- Operating System Groups
- Database Administrator (OSDBA) group: dba
- Database Operator (OSOPER) group (Optional): dba
- Leave all the other memberships as the default ‘dba’ group too.
- Prerequisites Checks
- All prerequisite checks should complete successfully here, if not, then obviously they will need addressing before proceeding. Assuming all database validation checks are successful, you shouldn’t actually see this page as the installer will automatically move onto the next screen.
- Check everything is correct!
- Click Install
Run the root.sh script(s)
When prompted, run the following as root:
/u01/app/oraInventory/orainstRoot.sh (first Oracle installations only)
[root@linux06 ~]# /u01/app/oraInventory/orainstRoot.sh Changing permissions of /u01/app/oraInventory. Adding read,write permissions for group. Removing read,write,execute permissions for world.
[root@linux06 ~]# /u01/app/oracle/product/220.127.116.11/root.sh Performing root user operation for Oracle 12c The following environment variables are set as: ORACLE_OWNER= oracle ORACLE_HOME= /u01/app/oracle/product/18.104.22.168 Enter the full pathname of the local bin directory: [/usr/local/bin]: <enter> Copying dbhome to /usr/local/bin ... Copying oraenv to /usr/local/bin ... Copying coraenv to /usr/local/bin ... Creating /etc/oratab file... Entries will be added to the /etc/oratab file as needed by Database Configuration Assistant when a database is created Finished running generic part of root script. Now product-specific root actions will be performed.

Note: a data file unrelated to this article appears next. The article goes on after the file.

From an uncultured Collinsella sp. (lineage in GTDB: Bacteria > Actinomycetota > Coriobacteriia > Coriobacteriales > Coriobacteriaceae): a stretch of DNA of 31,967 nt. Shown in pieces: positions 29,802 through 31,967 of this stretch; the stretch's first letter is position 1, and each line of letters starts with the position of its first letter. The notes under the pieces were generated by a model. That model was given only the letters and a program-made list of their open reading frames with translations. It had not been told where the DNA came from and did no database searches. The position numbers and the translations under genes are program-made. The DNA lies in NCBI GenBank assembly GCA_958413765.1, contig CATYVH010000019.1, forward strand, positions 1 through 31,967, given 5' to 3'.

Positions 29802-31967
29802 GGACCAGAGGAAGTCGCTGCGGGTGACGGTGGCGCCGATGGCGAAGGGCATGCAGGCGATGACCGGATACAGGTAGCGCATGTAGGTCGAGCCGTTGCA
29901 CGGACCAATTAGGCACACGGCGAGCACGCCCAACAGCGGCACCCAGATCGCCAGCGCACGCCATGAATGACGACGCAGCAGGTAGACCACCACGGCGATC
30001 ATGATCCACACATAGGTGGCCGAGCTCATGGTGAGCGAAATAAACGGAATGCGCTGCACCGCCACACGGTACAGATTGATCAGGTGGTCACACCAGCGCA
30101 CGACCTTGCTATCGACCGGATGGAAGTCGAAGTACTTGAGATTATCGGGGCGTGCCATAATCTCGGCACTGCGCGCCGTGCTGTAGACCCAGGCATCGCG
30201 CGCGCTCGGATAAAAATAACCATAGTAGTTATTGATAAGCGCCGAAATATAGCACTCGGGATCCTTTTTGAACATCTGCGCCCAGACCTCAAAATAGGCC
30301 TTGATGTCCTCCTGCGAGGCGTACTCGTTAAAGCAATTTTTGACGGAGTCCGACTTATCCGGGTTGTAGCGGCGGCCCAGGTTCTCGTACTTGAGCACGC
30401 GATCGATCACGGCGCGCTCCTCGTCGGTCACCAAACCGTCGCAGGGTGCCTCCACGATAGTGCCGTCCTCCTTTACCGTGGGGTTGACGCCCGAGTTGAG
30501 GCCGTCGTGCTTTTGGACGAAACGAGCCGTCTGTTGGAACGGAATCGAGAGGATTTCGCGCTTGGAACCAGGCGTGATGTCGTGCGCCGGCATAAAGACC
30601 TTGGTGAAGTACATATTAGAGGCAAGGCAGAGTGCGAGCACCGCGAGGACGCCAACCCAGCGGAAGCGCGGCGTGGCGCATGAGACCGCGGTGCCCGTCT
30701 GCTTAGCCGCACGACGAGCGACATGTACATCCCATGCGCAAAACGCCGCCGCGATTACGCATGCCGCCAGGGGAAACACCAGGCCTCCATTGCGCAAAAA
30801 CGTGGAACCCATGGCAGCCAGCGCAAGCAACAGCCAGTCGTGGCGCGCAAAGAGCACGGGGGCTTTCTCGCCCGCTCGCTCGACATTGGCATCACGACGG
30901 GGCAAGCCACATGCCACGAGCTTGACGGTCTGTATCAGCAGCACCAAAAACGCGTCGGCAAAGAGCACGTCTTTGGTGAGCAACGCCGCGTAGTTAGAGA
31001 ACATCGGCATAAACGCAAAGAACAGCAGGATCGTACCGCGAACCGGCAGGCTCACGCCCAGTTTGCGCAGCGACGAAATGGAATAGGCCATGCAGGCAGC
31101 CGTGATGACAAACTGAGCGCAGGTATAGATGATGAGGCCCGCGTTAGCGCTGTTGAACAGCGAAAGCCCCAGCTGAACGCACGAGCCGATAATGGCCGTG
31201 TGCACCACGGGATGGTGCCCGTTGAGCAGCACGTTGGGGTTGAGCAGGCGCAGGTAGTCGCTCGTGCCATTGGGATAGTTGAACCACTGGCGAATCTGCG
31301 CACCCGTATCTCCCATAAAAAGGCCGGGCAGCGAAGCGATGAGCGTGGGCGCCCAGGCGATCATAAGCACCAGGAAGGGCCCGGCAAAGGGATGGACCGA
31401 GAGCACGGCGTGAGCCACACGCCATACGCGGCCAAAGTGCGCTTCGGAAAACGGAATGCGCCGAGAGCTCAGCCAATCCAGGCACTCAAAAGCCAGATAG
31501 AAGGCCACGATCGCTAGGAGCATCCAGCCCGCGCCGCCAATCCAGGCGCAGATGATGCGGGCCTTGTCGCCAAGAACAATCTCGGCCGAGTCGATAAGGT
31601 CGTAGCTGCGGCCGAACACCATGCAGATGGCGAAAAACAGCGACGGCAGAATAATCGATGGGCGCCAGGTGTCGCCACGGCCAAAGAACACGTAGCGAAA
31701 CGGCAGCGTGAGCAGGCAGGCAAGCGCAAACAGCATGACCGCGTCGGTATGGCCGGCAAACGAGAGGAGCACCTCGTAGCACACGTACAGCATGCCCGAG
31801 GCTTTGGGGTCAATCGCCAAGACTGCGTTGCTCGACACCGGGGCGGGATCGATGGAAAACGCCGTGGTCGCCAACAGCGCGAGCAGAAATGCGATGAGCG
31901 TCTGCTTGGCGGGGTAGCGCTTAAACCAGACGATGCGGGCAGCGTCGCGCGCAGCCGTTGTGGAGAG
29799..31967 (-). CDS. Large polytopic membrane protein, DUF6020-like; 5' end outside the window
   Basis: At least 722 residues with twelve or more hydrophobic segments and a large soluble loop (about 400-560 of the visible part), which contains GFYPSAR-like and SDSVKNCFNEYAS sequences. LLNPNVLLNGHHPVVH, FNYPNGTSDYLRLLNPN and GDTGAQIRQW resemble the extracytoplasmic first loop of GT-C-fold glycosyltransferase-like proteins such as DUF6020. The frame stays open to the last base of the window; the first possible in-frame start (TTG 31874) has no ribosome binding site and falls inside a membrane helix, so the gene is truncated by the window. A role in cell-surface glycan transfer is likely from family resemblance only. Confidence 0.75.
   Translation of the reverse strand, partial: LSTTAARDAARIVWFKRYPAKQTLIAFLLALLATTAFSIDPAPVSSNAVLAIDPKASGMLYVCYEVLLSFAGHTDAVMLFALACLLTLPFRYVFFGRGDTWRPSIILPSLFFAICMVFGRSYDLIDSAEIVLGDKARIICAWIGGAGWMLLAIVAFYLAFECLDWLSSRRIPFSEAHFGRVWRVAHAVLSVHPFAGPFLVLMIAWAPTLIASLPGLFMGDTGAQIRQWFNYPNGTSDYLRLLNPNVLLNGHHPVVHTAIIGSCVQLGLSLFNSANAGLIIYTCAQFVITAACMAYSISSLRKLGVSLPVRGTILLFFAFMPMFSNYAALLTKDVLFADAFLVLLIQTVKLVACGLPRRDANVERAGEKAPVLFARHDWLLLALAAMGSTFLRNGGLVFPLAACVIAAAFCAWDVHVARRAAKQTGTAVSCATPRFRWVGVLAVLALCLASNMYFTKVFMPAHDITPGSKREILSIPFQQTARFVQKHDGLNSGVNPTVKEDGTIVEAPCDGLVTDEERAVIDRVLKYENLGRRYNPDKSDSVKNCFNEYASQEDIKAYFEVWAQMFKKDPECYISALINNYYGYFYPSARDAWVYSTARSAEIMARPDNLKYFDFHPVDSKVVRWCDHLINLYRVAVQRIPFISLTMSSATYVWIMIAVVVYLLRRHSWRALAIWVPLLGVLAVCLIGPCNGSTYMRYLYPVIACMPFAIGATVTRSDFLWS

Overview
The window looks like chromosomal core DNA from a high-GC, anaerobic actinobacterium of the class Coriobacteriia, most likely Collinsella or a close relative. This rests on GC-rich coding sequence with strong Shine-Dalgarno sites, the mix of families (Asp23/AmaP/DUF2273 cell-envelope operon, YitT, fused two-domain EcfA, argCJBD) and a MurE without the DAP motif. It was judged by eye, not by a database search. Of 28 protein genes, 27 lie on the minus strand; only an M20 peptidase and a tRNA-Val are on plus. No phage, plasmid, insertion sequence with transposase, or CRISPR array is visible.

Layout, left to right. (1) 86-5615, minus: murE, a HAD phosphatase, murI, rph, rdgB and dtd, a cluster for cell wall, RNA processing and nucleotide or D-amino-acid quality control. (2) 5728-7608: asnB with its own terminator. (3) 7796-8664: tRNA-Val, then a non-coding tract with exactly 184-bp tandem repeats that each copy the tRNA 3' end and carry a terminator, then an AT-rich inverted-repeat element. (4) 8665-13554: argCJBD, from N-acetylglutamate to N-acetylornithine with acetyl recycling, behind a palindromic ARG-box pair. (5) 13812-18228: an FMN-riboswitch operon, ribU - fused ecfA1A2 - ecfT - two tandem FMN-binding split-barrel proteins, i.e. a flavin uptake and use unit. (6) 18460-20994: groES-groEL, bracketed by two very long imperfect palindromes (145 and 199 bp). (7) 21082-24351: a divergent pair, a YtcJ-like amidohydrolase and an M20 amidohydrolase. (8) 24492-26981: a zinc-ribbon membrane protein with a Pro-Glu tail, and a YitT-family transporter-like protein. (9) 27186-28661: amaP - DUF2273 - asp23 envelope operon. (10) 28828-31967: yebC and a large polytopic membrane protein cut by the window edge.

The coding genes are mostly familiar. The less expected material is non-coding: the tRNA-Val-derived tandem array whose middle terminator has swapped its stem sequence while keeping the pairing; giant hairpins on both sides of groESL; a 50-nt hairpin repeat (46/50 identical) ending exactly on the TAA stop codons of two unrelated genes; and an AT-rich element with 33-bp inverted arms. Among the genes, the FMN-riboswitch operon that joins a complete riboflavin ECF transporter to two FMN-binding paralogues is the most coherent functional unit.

Finally, click close to finish, and you’re all done 🙂
Update environment settings
Once the installation has finished, add the following variables to your ‘oracle’ user profile:
vi /home/oracle/.bash_profile # Oracle variables TMP=/tmp; export TMP TMPDIR=$TMP; export TMPDIR ORACLE_HOSTNAME=linux06.vbox; export ORACLE_HOSTNAME ORACLE_BASE=/u01/app/oracle; export ORACLE_BASE ORACLE_HOME=$ORACLE_BASE/product/22.214.171.124; export ORACLE_HOME #ORACLE_SID=SNAP12C; export ORACLE_SID #PATH=/usr/sbin:$PATH; export PATH PATH=$ORACLE_HOME/bin:$PATH; export PATH LD_LIBRARY_PATH=$ORACLE_HOME/lib:/lib:/usr/lib; export LD_LIBRARY_PATH CLASSPATH=$ORACLE_HOME/jlib:$ORACLE_HOME/rdbms/jlib; export CLASSPATH
Reload your profile with the new variables:
Now you’re ready to create your database 🙂
If you ever want to remove the software, simply run start the deinstall utility as follows, responding appropriately:
PRVF-0002 : Could not retrieve local nodename
If you see this error it’s because the OUI tries to perform a reverse lookup of your hostname. So you either need to set-up a DNS with proper forward and reverse lookups, or you need to update your /etc/hosts file so it includes your hostname and FQDN (Fully Qualified Domain Name) like so:
127.0.0.1 localhost localhost.localdomain localhost4 localhost4.localdomain4 ::1 localhost localhost.localdomain localhost6 localhost6.localdomain6 192.168.28.13 linux06.vbox linux06
Alternatively, as a quick fix, you can simply set the following variable with your FQDN before starting the installer: